4. The type of drink – Cocktails created as a mixture of several alcoholic drinks, or mixture of alcoholic drinks with juices and carbonated beverages tend to speed up the process of alcohol absorption.

5. Empty or full stomach – If you have just eaten, the food will slow down the absorption of alcohol and the onset of its effects. On the other hand, alcohol will be more easily and quickly absorbed on an empty stomach.

6. Gender – Alcohol affects women at a much faster rate than men. This is the result of several biological predispositions observed in women, such as:

  • generally smaller weight and size
  • more body fat and less water in body
  • lower level of alcohol dehydrogenase (ADH) – the enzyme that breaks down alcohol
  • quicker onset of effects just before a period and during ovulation

7. Tolerance to alcohol – The more you drink, the more drinks you need to feel the effects of alcohol. Tolerance is the process of having to drink a lot before you feel drunk, although at the beginning it only took 2-3 drinks to get the same effect.

When does alcohol peak?

According to a study published by the National Center for Biotechnology Information (NCBI), the blood alcohol concentration (BAC) is determined by three (3) primary factors:

  1. The amount of alcohol consumed
  2. The presence or absence of food in the stomach
  3. Factors which affect gastric emptying and the rate of alcohol oxidation

Alcohol’s peak time varies from 10 to 90 minutes after you have started drinking. Keep the previously listed factors that affect alcohol absorption in mind, because they directly influence the blood alcohol concentration levels.

When does alcohol wear off?

After the consumption alcohol leaves the system in two ways:

  1. 10% is excreted through breath, perspiration, and the urine
  2. 90% is metabolized

The body metabolizes alcohol at the rate of about 0.005 per twenty minutes. Regardless of age, size, or race, everyone metabolizes alcohol at the same pace. That pace is .015 of blood alcohol concentration (BAC) per hour. This means that for every hour you are not taking alcohol, .015 of the alcohol in your body is being metabolized and leaves the system.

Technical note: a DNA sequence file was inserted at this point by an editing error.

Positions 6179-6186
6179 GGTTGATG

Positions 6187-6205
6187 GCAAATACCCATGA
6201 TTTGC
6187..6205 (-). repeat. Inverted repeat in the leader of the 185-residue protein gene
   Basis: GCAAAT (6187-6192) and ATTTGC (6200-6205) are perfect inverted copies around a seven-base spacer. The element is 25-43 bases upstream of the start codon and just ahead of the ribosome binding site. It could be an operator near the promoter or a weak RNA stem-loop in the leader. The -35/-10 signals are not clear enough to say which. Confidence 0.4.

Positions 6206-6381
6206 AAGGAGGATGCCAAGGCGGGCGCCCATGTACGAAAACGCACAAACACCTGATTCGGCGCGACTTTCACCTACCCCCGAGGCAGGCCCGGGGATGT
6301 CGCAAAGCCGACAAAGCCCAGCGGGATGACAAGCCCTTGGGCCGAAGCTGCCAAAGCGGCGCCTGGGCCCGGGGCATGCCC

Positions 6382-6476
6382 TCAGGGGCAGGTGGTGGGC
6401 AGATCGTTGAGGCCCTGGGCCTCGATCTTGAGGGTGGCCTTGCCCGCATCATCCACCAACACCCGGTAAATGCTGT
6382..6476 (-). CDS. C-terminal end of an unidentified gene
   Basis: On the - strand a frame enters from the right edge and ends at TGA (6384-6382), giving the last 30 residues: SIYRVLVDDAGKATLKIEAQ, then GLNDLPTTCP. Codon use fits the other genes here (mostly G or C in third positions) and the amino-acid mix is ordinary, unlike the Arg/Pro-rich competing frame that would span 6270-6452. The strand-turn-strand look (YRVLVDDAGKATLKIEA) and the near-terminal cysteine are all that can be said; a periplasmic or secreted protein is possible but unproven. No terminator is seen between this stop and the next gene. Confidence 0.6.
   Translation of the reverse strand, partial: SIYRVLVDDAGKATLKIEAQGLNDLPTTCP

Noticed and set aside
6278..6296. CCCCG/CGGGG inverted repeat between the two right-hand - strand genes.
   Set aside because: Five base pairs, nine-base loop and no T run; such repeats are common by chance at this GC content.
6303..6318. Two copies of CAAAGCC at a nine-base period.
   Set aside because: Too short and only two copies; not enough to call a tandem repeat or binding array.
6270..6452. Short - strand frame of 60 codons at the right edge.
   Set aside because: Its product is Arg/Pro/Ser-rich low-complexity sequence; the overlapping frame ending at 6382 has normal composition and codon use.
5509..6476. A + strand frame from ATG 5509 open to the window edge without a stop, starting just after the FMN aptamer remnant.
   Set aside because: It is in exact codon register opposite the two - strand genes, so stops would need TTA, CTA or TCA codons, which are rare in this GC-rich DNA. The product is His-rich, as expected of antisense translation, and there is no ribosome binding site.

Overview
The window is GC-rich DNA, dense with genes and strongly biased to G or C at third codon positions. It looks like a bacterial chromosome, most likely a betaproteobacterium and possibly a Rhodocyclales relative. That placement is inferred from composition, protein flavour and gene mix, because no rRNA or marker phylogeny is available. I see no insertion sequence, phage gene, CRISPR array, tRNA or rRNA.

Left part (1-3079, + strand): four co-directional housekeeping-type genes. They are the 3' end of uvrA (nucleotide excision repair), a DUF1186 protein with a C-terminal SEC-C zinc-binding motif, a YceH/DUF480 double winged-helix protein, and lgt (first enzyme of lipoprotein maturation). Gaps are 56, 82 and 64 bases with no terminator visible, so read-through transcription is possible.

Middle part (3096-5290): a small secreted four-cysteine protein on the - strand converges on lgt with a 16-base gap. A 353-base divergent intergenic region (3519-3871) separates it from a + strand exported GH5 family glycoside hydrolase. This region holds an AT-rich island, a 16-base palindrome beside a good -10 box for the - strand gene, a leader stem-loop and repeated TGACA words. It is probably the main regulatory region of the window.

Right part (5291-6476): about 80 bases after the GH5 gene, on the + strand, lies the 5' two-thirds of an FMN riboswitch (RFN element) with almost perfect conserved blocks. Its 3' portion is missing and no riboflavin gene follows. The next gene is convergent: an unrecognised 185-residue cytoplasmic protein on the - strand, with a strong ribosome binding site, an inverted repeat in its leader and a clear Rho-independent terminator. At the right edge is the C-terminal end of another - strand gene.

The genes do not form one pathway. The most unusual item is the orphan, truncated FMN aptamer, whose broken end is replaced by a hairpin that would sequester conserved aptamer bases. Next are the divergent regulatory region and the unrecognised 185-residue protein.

Risks of alcohol addiction

Abusing alcohol for a longer period of time or having an alcohol addiction can cause you serious health problems. If you have an alcohol addiction you are putting yourself at risk of many behavioral, psychological and physical changes:

  • anemia
  • anxiety
  • cancer
  • cardiovascular problems
  • change in appearance
  • criminal behavior
  • depression
  • euphoria
  • liver damage
  • memory loss
  • mood changes
  • nerve damage

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When does alcohol kick in questions

Did we answer all that you wanted to know on the topic of alcohol onset and effects? If you feel you have more to ask, or simply have a comment, we encourage you to post it below. We’ll try to answer all legitimate inquiries personally and promptly. In case we don’t know the answer to your questions, we’ll refer you for sure to someone who does.

Reference Sources: Australian department of health: Alcohol
NIH: Alcohol Metabolism
NCBI: Alcohol Metabolism
NIH: Genetics of Alcohol Use Disorder
About the author
Lee Weber is a published author, medical writer, and woman in long-term recovery from addiction. Her latest book, The Definitive Guide to Addiction Interventions is set to reach university bookstores in early 2019.